As the landscape of digital currency continues to evolve, it’s become apparent that the Securities and Exchange Commission (SEC) and other U.S. governing bodies are keen to redefine how the government regulates crypto. Yet, from the SEC suing Binance and Coinbase to the GOP calling for SEC restructuring, a clear path forward still seems a far way off.
Now, as if only to add the convolution taking the blockchain industry by storm, a team of JPMorgan strategists led by Nikolaos Panigirtzoglou have proposed that Congress place Ethereum (ETH) under a new “other category” instead of under the rigid labels that the SEC is currently proposing for MATIC, SOL, ALGO, and the like.
Ethereum as an “other”
For several years, the crypto sphere has wrestled with the classification conundrum, with the recent Binance and Coinbase lawsuits only magnifying the debate. Amidst this legal tumult, strategists suggest that a potential “other category” could ensure that Ethereum and similarly decentralized cryptocurrencies skirt the designation of securities.
This proposal emerges in light of the “Hinman documents,” a series of correspondence recently released as part of the ongoing SEC-Ripple lawsuit. Named after Bill Hinman, the former SEC Director of Corporation Finance, these documents revisit his 2018 speech wherein he posited that ETH, due to its “sufficiently decentralized” nature, was not a security.
Although these documents incited criticism, they have since illuminated potential gaps in current regulations that the proposed “other category” might address.
According to the aforementioned JPMorgan strategists, the “other category” would impose more restrictions and offer more investor protections than what’s currently laid out for commodities but would still be less burdensome than those required for securities. Such classification would potentially safeguard investors without the harsh implications of being categorized as a security.
However, this suggested reclassification does not come without its uncertainties. Some SEC officials, including Chairman Gary Gensler, have remained tight-lipped about Ethereum’s status, even as the Hinman documents reignite debates. Gensler previously indicated that all cryptocurrencies, sans Bitcoin, could be considered securities.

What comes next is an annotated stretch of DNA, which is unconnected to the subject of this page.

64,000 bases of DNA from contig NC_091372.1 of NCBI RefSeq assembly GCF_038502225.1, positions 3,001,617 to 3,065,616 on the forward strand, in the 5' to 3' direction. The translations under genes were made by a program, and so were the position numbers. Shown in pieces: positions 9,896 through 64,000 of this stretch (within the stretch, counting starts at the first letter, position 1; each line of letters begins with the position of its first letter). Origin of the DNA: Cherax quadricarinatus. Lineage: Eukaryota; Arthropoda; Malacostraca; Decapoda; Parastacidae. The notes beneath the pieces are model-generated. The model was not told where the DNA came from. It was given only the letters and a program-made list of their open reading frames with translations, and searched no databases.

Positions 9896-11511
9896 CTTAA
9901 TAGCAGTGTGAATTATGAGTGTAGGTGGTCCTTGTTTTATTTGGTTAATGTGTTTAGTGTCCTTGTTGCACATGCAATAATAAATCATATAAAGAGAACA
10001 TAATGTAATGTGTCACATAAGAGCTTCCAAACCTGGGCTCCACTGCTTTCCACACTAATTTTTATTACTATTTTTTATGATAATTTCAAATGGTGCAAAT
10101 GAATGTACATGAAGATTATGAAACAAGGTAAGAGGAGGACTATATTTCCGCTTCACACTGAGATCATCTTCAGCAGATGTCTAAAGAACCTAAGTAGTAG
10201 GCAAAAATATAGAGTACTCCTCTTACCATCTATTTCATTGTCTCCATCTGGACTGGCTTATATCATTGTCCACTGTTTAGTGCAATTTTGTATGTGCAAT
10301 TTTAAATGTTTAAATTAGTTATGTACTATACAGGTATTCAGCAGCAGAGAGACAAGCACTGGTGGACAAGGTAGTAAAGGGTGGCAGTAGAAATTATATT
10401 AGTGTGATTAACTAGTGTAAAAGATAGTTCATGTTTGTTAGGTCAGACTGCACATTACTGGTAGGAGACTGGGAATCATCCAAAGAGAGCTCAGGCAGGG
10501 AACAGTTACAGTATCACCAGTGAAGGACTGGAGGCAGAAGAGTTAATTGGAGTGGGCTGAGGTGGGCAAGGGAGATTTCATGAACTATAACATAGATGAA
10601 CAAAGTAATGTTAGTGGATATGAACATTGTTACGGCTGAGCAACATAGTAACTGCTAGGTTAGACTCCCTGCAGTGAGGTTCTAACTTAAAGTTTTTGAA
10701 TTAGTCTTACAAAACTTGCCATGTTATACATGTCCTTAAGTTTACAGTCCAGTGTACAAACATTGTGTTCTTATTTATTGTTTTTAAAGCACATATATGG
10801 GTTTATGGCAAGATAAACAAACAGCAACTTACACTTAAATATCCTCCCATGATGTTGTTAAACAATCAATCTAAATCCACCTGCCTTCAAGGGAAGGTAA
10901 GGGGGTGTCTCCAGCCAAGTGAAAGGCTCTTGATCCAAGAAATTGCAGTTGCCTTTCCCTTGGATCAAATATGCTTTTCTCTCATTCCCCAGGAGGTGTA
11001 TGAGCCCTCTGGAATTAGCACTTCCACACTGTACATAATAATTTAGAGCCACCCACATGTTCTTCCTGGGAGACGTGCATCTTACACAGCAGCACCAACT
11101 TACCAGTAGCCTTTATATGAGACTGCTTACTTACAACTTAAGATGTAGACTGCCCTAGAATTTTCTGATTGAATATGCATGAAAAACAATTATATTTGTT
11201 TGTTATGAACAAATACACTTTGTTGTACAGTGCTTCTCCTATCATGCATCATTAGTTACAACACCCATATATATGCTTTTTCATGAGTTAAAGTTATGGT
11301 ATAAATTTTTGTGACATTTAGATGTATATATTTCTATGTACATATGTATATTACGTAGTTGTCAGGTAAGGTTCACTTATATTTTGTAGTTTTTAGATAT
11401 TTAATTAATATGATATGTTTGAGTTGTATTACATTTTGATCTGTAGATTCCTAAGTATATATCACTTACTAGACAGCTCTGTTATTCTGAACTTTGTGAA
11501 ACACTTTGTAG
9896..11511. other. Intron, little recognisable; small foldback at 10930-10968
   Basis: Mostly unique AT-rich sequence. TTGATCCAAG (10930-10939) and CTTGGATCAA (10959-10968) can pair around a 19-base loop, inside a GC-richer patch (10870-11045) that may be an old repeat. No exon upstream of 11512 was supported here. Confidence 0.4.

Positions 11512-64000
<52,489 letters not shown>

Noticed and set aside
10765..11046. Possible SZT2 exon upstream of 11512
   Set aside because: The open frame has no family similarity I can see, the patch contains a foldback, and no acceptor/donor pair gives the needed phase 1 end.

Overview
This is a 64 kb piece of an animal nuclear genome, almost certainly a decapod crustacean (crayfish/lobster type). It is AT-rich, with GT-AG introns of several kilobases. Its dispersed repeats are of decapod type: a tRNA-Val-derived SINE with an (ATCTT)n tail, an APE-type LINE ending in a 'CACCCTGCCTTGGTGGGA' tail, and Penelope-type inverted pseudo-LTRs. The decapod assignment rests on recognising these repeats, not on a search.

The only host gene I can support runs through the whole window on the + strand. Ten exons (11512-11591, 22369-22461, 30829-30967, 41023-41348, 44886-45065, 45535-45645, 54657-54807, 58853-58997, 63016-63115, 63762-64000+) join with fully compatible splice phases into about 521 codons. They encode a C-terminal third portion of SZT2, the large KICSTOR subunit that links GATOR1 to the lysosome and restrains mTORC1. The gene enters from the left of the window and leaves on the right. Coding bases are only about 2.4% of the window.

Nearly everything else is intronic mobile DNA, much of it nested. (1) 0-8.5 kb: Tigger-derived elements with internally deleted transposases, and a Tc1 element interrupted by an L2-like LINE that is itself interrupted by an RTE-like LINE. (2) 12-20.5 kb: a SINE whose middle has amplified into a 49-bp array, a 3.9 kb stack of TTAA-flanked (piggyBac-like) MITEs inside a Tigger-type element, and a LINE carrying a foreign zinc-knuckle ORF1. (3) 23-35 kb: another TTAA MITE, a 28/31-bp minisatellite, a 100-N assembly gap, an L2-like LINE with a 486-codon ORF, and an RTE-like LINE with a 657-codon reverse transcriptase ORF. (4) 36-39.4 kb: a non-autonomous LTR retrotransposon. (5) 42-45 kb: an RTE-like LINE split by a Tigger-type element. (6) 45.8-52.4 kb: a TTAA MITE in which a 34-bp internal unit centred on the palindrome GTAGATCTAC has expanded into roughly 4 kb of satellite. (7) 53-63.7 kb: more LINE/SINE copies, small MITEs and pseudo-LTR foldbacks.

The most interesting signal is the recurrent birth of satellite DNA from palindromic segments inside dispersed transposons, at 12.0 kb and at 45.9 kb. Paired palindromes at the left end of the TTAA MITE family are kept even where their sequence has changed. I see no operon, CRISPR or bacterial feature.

Gensler in @NYMag on crypto:
-everything is a security except bitcoin
-every company out there is in violation
-crypto is pointless but blockchain is kinda neat
Hard to argue you’re acting in good faith if admittedly trying to stamp out an entire industry. pic.twitter.com/Ozw8ZJ3ETO
— Alexander Grieve (@AlexanderGrieve) February 26, 2023
"Three quarters of the market is non-securities, it's just a commodity, a cash crypto."
– Gary Gensler pic.twitter.com/cbGWtxa8CH
— The Wolf Of All Streets (@scottmelker) June 13, 2023
JPMorgan strategists suggest that the uncertainty and discussions emerging from these documents could reveal the reasoning behind the SEC’s inaction against Ethereum, even as it takes action against a bevy of competitor tokens, including those widely considered to be game or metaverse tokens.
The strategists concluded that Ethereum stands to gain from these regulatory discussions. While the implications for Ripple’s case remain unclear, a successful fair notice argument on Ripple’s part could significantly impact future SEC enforcements and the broader crypto regulatory landscape.
As cryptocurrency evolves and draws increased attention from regulatory bodies, the suggestion of an “other category” underscores the need for flexible and nuanced legislative measures. However, whether Congress will indeed carve out this new category for Ethereum remains to be seen.